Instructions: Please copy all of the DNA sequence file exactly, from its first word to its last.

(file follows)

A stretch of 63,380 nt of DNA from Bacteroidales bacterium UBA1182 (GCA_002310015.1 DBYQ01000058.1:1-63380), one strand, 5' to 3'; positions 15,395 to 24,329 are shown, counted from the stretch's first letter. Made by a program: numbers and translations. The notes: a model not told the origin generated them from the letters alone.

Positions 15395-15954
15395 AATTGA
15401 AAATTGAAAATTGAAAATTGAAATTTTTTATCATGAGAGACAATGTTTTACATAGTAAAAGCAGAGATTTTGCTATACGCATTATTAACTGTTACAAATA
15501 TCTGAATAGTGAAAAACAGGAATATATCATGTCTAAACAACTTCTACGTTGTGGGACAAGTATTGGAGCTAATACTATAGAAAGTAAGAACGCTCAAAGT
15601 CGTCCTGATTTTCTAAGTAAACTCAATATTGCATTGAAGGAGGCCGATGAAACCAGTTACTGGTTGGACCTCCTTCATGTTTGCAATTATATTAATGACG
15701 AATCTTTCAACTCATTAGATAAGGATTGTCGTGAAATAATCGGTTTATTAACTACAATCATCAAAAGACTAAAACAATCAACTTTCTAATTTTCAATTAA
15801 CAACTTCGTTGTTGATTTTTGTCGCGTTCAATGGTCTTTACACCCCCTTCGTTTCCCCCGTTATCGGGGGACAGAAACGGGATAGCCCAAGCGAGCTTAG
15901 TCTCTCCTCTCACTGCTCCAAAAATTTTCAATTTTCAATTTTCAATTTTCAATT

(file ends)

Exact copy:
A stretch of 63,380 nt of DNA from Bacteroidales bacterium UBA1182 (GCA_002310015.1 DBYQ01000058.1:1-63380), one strand, 5' to 3'; positions 15,395 to 24,329 are shown, counted from the stretch's first letter. Made by a program: numbers and translations. The notes: a model not told the origin generated them from the letters alone.

Positions 15395-15954
15395 AATTGA
15401 AAATTGAAAATTGAAAATTGAAATTTTTTATCATGAGAGACAATGTTTTACATAGTAAAAGCAGAGATTTTGCTATACGCATTATTAACTGTTACAAATA
15501 TCTGAATAGTGAAAAACAGGAATATATCATGTCTAAACAACTTCTACGTTGTGGGACAAGTATTGGAGCTAATACTATAGAAAGTAAGAACGCTCAAAGT
15601 CGTCCTGATTTTCTAAGTAAACTCAATATTGCATTGAAGGAGGCCGATGAAACCAGTTACTGGTTGGACCTCCTTCATGTTTGCAATTATATTAATGACG
15701 AATCTTTCAACTCATTAGATAAGGATTGTCGTGAAATAATCGGTTTATTAACTACAATCATCAAAAGACTAAAACAATCAACTTTCTAATTTTCAATTAA
15801 CAACTTCGTTGTTGATTTTTGTCGCGTTCAATGGTCTTTACACCCCCTTCGTTTCCCCCGTTATCGGGGGACAGAAACGGGATAGCCCAAGCGAGCTTAG
15901 TCTCTCCTCTCACTGCTCCAAAAATTTTCAATTTTCAATTTTCAATTTTCAATT